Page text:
The amount of money you make can affect your love life—if you let it.
If two people exist in different income brackets, their relationship could be on the chopping block. Because of the income difference, you and your partner have more to fight about; most obviously, there is the inevitable jealously that can rear its head when one person is making a substantial amount more than the other. Forbes pointed out a few other things that couples with different paycheck sizes face as well, including one-sided money decisions, guilt (from both parties), and an uneven distribution of contribution to the household.
As a college student, I can attest that even a relationship with a person whose family is more financially stable than mine can be hard. While I’m not at the point in my life where I’m earning a salary or dating a person who is, I know that it’s still difficult when the person I’m seeing is able to contribute more to the relationship monetarily. Every time a dinner bill is picked up, I can’t help but feel a stab of guilt as I think of the $3.76 in my checking account.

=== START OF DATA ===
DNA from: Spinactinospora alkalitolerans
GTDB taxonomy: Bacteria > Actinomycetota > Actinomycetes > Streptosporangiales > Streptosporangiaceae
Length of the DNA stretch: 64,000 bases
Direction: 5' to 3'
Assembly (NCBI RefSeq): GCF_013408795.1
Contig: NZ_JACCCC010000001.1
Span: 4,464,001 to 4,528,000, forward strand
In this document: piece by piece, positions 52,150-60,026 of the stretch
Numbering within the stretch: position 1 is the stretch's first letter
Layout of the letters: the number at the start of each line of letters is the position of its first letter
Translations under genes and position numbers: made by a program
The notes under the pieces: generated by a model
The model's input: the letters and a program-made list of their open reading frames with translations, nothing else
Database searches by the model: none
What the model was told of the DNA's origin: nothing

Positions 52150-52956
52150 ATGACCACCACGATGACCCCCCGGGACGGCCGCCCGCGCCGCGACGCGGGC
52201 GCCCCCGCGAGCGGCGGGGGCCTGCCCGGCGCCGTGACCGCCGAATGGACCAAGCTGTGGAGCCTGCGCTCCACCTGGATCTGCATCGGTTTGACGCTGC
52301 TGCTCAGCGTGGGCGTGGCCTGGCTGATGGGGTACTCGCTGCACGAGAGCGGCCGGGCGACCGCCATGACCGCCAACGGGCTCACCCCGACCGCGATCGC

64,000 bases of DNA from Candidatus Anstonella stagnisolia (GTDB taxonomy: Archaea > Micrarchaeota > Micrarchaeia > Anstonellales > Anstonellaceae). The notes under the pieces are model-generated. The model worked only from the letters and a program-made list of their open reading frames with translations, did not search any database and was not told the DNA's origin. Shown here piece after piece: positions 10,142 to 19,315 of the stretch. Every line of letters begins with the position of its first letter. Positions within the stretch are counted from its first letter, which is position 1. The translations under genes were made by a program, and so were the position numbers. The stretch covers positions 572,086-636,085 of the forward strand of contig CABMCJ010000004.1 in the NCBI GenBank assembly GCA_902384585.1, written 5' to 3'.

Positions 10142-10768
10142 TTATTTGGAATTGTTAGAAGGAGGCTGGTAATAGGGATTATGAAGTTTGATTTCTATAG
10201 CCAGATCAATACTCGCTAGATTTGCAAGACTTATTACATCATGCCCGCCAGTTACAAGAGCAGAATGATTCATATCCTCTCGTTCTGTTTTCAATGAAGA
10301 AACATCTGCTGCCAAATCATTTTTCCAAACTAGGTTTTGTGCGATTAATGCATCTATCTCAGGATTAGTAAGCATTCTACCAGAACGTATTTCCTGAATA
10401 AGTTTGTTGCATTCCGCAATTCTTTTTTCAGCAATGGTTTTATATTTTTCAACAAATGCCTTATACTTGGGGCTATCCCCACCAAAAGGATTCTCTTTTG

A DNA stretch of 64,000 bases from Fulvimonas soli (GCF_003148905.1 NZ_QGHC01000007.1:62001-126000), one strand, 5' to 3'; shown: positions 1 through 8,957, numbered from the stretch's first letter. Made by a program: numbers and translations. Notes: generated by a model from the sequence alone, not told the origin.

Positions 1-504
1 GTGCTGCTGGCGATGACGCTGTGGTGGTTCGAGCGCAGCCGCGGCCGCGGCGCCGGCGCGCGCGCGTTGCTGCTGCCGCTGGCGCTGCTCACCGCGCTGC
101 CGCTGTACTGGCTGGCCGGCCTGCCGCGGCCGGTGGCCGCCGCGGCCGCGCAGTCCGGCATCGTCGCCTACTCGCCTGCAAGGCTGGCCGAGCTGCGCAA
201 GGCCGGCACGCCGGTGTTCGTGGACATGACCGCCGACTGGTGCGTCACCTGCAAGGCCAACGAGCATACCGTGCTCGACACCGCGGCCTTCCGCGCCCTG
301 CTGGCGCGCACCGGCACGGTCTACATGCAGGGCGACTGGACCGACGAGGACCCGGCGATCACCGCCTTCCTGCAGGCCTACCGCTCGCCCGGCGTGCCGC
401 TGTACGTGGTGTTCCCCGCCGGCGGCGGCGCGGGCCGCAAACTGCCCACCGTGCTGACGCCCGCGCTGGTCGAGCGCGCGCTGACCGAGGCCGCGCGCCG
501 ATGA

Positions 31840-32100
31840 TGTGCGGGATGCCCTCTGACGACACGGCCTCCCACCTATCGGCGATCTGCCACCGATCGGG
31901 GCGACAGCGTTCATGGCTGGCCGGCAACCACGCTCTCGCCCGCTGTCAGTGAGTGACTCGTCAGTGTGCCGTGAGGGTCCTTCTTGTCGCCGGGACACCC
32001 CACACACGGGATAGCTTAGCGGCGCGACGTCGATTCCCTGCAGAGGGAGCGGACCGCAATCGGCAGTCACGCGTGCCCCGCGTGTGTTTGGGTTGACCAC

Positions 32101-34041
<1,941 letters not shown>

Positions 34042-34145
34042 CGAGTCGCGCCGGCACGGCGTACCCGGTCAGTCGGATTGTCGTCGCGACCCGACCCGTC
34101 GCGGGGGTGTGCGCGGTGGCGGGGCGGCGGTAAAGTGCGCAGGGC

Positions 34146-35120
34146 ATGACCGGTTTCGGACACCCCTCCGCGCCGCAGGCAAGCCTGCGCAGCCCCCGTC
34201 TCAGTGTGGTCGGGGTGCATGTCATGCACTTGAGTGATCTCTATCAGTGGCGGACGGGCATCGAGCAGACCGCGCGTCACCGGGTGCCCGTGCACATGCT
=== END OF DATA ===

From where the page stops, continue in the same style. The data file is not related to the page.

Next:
Ultimately, the income bracket you belong to won’t break your relationship as long as you don’t let it; however, without communication, something as silly as feeling guilty about who pays for dinner can eventually spiral into an argument that could lead to the demise of your relationship.